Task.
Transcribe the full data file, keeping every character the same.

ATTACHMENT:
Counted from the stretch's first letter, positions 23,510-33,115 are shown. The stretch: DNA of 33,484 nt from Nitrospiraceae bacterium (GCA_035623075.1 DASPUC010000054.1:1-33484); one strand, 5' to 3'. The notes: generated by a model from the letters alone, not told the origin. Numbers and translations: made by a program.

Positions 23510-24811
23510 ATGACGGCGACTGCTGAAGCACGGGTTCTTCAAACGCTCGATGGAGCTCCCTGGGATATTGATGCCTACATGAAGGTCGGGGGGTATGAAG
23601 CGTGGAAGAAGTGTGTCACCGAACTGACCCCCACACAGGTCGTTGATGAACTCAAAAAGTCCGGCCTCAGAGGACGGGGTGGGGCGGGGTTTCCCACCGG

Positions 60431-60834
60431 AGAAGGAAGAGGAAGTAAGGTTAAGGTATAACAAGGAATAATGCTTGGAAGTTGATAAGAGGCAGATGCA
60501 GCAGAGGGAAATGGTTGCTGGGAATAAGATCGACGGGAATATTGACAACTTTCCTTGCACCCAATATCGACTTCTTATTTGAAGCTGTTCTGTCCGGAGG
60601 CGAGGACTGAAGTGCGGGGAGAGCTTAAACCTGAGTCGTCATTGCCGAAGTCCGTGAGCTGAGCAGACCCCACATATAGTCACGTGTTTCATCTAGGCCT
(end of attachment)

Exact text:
Counted from the stretch's first letter, positions 23,510-33,115 are shown. The stretch: DNA of 33,484 nt from Nitrospiraceae bacterium (GCA_035623075.1 DASPUC010000054.1:1-33484); one strand, 5' to 3'. The notes: generated by a model from the letters alone, not told the origin. Numbers and translations: made by a program.

Positions 23510-24811
23510 ATGACGGCGACTGCTGAAGCACGGGTTCTTCAAACGCTCGATGGAGCTCCCTGGGATATTGATGCCTACATGAAGGTCGGGGGGTATGAAG
23601 CGTGGAAGAAGTGTGTCACCGAACTGACCCCCACACAGGTCGTTGATGAACTCAAAAAGTCCGGCCTCAGAGGACGGGGTGGGGCGGGGTTTCCCACCGG

Positions 60431-60834
60431 AGAAGGAAGAGGAAGTAAGGTTAAGGTATAACAAGGAATAATGCTTGGAAGTTGATAAGAGGCAGATGCA
60501 GCAGAGGGAAATGGTTGCTGGGAATAAGATCGACGGGAATATTGACAACTTTCCTTGCACCCAATATCGACTTCTTATTTGAAGCTGTTCTGTCCGGAGG
60601 CGAGGACTGAAGTGCGGGGAGAGCTTAAACCTGAGTCGTCATTGCCGAAGTCCGTGAGCTGAGCAGACCCCACATATAGTCACGTGTTTCATCTAGGCCT